September 25 through October 1 was internationally celebrated as the ‘Banned Books Week 2016,’ in recognition of the freedom and right to read. It’s an annual event, started by the American Library Association in 1982, in which a list of “top 10 most challenged books” is released each year. The titles are “based on the frequency a book has been challenged or removed from libraries or schools in the US.” For the book lovers in Lahore, Olomopolo Media organised its own version.
At Olo, it was about people reading from books that had ever been banned anywhere in the world.
Walking through the gate of the event venue in Garden Town, I could feel the mood of the evening in the air, with the subtle orange lighting dominating the passages. I was amicably asked to make myself comfortable.
After I settled down in a corner where I could both observe the mild hum of the nightfall and nonchalantly eavesdrop on the sounds from the outside which were essentially composed of young children’s excited shrills and the arriving guests’ hearty chats, I felt contented.
Soon all of us were led into a softly lit room. There were cushions neatly aligned on the wooden floor. This sort of informal arrangement only added to the place’s ambience, and so did the wood panelled walls that added a homely feel to it.
I was surprised to find children no older than 10 years, seated amongst the elders. There weren’t many people in attendance anyway. The ones who came in had brought with them their books.
The evening started with a brief introduction and necessary background discussion on the Banned Books Week 2016. The initiator Reza succinctly explained the where, when, and why of it. I personally found their adaptation of the American initiative quite interesting, in terms of it being interactive. As a reading enthusiast said on the occasion, “It’s a way of celebrating works which once shocked the world.”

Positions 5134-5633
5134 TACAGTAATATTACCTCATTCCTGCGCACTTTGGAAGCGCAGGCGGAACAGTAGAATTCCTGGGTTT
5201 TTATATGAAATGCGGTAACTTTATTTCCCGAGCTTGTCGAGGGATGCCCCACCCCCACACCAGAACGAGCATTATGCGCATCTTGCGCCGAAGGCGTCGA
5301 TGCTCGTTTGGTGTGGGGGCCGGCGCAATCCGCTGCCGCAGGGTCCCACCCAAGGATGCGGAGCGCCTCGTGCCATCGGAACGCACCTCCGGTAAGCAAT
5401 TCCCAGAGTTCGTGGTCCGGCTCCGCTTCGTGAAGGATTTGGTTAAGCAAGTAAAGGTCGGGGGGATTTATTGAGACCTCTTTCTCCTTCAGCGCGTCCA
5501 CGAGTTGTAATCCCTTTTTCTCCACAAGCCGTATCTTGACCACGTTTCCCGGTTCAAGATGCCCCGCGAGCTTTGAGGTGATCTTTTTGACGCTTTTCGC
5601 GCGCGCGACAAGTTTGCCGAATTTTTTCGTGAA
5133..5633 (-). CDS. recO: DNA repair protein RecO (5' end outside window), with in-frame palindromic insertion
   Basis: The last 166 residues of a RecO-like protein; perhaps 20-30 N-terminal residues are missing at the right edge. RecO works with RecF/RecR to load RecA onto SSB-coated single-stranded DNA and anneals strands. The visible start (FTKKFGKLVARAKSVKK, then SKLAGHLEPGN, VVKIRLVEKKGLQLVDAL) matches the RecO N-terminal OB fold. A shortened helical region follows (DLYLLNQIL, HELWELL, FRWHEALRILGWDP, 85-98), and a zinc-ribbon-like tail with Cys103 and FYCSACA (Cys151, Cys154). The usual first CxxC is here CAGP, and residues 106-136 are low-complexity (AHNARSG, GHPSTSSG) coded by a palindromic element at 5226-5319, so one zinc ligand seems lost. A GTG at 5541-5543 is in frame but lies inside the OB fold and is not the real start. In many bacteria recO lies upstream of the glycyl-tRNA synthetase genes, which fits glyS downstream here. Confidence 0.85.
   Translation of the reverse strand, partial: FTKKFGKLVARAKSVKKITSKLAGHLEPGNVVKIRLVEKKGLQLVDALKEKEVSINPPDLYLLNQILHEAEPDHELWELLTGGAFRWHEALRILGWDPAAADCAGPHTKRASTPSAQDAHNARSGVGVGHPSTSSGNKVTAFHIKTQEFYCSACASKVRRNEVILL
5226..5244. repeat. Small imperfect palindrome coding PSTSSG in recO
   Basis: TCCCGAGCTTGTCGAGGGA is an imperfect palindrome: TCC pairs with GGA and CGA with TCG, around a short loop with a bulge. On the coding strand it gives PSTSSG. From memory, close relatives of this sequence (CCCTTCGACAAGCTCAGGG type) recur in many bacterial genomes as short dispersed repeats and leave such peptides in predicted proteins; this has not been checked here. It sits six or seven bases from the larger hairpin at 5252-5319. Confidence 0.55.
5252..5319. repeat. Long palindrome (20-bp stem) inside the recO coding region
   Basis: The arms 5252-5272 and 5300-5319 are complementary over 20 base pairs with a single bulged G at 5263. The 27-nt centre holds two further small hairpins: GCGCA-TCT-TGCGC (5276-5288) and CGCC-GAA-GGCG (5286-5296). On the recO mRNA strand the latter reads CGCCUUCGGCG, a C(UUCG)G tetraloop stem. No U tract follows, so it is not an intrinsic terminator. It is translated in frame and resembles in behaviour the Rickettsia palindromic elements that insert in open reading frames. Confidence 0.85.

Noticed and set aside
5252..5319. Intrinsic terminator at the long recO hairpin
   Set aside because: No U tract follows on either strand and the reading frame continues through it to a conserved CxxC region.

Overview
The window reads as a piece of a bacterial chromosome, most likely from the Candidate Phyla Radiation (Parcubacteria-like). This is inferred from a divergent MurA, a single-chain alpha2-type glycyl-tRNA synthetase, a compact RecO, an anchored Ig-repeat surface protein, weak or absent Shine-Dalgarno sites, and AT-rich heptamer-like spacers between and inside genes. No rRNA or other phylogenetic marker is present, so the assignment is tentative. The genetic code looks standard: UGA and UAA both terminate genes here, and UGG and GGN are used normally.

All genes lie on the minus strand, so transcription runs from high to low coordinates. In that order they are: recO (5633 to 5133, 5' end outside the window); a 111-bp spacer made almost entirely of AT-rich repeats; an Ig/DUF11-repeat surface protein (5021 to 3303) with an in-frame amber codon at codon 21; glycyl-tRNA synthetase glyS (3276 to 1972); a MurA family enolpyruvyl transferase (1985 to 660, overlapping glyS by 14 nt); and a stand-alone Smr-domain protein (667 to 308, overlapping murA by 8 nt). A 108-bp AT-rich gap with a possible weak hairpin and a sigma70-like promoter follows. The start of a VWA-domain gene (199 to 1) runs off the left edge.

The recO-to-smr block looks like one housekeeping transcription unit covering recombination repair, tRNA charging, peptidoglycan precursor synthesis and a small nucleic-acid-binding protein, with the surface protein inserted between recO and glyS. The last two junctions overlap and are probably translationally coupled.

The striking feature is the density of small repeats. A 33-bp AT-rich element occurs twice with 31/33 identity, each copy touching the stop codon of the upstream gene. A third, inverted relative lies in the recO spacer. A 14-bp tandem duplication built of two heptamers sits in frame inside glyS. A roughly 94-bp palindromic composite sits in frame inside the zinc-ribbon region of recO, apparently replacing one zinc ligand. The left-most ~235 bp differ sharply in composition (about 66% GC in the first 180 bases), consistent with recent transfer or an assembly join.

The first reader of the night Talha Naeem, 6, read from Dr Seuss’s popular child fiction series, titled Green Eggs and Ham. It was revealed that the book was once banned in China.
Next I got to know that Harry Potter and the Goblet of Fire which has not only been a best-seller but an equally successful film adaptation was once thought to create negative impact thanks to its elements of witchcraft.
Soon the focus was shifted to more serious matters pertaining to ban on writings. Reza reading out from Khawaja Ahmed Abbas’s Meri Maut kept the audience engrossed what with its satirical tone and a blissfully simple narrative of the socio-political and religious biases in a colonised setting. The readers listened intently till the very end of the story, especially because it was very relatable and relevant to the patterns we see in our postcolonial societies today.
It requires no rocket science to understand that books with strong social and political themes have always been hated by the so-called custodians of established norms. 20th century British novelist George Orwell’s most famous work 1984 was once banned for its criticism of ‘English socialism.’ For the evening, a reading of the chapter ‘Nostalgia’ was chosen. It explores a world full of disillusionment through a dream sequence which raised the basic question of breaking free from shackles of repression.
Verses by the Syrian poet Adunis made all present at the event ponder on the ever increasing violence in the world, which is causing us depression and despair. Published recently, the poem showcases the effects of incessant warfare. It also depicts how war deforms and disables humanity. The throbbing pain was palpable in every word of it.